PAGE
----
ALEXANDRIA, Va. (CN) — After a federal judge heard a not-guilty plea Friday from a Virginia man who defected from the Islamic State group, an expert in extremism noted in an interview that the defendant's cooperation could help counter terrorism-recruitment efforts.
The son of Palestinian immigrants, 26-year-old Mohamad Jamal Khweis is reportedly the first American captured on the Islamic State battlefield. He surrendered himself to Kurdish forces in March after apparently becoming disillusioned with ISIL's ideology after a month.
"He believes that whatever he did was not a crime," the defendant's attorney, John Zwerling, told reporters after the Friday morning arraignment.
During his three-month detention in Irbil, Iraq, Khweis told Kurdish television that he followed a girl to Mosul, which ISIL has controlled since 2014. Khweis had called his temporary allegiance to the group a "bad decision."
At George Washington University, the case has captured the attention of Seamus Hughes, who directs the school's Program on Extremism.
Hughes has intensively studied
Americans who have tried to join the Islamic State and noted the possibilities for counter-terrorism efforts if Khweis cooperates with authorities.
"Instead of the normal suggested [sentence of] 15 years, they may decide to lessen it if he's willing to do counter-messaging," said Hughes. "If he continues to talk about how he was wrong and how he made a wrong decision, he may have a reduced sentence."
"You don't get off scot-free for joining a terrorist organization," Hughes added.
The indictment charges Mohamad Jamal Khweis with conspiracy and providing material support to a foreign terrorist organization.
Hughes said Khweis has an interesting case.
"The U.S. government clearly wants to throw the book at him," Hughes said in a phone interview. "I think there's a variety of factors. Khweis had made a decision to join ISIS late on, meaning here's an individual who clearly knew what ISIS was about and still decided that he wanted to join."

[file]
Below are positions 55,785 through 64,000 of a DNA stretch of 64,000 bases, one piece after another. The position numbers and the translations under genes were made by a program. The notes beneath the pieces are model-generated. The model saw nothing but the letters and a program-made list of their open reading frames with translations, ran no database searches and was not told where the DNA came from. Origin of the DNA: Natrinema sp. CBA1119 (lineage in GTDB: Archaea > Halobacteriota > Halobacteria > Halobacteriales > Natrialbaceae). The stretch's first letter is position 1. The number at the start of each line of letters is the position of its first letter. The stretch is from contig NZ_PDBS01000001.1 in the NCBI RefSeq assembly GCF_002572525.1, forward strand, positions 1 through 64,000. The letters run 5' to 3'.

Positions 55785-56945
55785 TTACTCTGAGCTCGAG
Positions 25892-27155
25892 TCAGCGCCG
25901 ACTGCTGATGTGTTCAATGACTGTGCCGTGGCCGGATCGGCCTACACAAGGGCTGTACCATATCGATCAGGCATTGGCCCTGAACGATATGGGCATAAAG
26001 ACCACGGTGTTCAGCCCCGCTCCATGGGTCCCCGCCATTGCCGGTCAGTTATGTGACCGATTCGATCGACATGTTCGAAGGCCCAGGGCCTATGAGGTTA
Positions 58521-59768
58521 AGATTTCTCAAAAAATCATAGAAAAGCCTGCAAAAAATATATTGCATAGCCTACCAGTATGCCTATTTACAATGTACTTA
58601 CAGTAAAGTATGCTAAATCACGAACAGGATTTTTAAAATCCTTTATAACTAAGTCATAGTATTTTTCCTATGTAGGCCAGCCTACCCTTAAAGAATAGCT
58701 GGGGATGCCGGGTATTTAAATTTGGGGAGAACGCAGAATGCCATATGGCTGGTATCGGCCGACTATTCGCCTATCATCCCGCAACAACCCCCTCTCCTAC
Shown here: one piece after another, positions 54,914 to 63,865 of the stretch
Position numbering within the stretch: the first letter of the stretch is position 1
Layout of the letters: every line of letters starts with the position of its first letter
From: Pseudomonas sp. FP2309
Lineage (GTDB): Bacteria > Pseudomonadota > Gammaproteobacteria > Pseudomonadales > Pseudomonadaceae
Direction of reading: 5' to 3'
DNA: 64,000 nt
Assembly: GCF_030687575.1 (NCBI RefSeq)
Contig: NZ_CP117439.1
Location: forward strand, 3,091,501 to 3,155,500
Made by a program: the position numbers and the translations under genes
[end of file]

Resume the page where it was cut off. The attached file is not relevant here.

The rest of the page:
But Khweis "has a powerful story to tell," Hughes added. "There is a powerful counter-narrative to that."
Discussing the government's interest in indicting Khweis, Hughes noted that "he was clear-eyed when he made the decision."
"It wasn't a fog-of-war moment," Hughes continued. "It was clear who ISIS was."
U.S. Attorney Dennis Fitzpatrick spoke to this point at a June detention hearing
"He did ample research, watched the videos, and he knew the nature of the organization that he wanted to join," Fitzpatrick had said of the defendant. "He had the wherewithal to make it to that part of the world, deceiving those closest around him. When he left in December of 2015, his family had no idea where he was until he was picked up in March."
Khweis entered the courtroom Friday morning unshackled, wearing a long-sleeved, white shirt underneath his green, short-sleeved jumpsuit, stamped on the back with the words "Alexandria inmate."
Before sitting down, Khweis shook hands with defense attorney Chris Leibig.
Khweis appeared upbeat and clean-shaven with a short buzz cut. He chatted with his attorneys while waiting for U.S. District Judge Liam O'Grady to enter the courtroom. As the attorneys rose when the judge arrived, Leibig nudged Khweis to join them standing.
Zwerling asked the judge to allow Jessica Carmichael with Harris & Carmichael to replace Leibig. After O'Grady agreed, Leibig gave Khweis a pat on the back and left the table. Carmichael took his seat to the left of Khweis.
Khweis told the judge at the arraignment that he did not wish to waive his right to a speedy trial. Fitzpatrick countered that the complexity of the case qualifies it for exclusion from the Speedy Trial Act. The case involves alleged conduct that occurred overseas, and the prosecution will have to work with the Iraqi government to secure witnesses, Fizpatrick said.
O'Grady agreed that it qualifies as a complex case, noting that there is no way for a speedy trial because multiple law-enforcement agencies had interviewed Khweis and because he was held overseas.
After conferring with the prosecution and defense, O'Grady proposed a tentative trial date of April 3. Fizpatrick said he anticipates a three to four-day trial.
Zwerling said in court that the defense will file a motion to suppress evidence from interrogations of Khweis that took place in Iraq.
Before U.S. marshals escorted Khweis out of the courtroom after the hearing, he shook hands with Carmichael and Zwerling.
The Alexandria man's family was not present in court Friday morning. Against the hopes of his family, U.S. Magistrate Judge Ivan Davis denied Khweis bail in June. Zwerling said after the arraignment that his parents are "not well."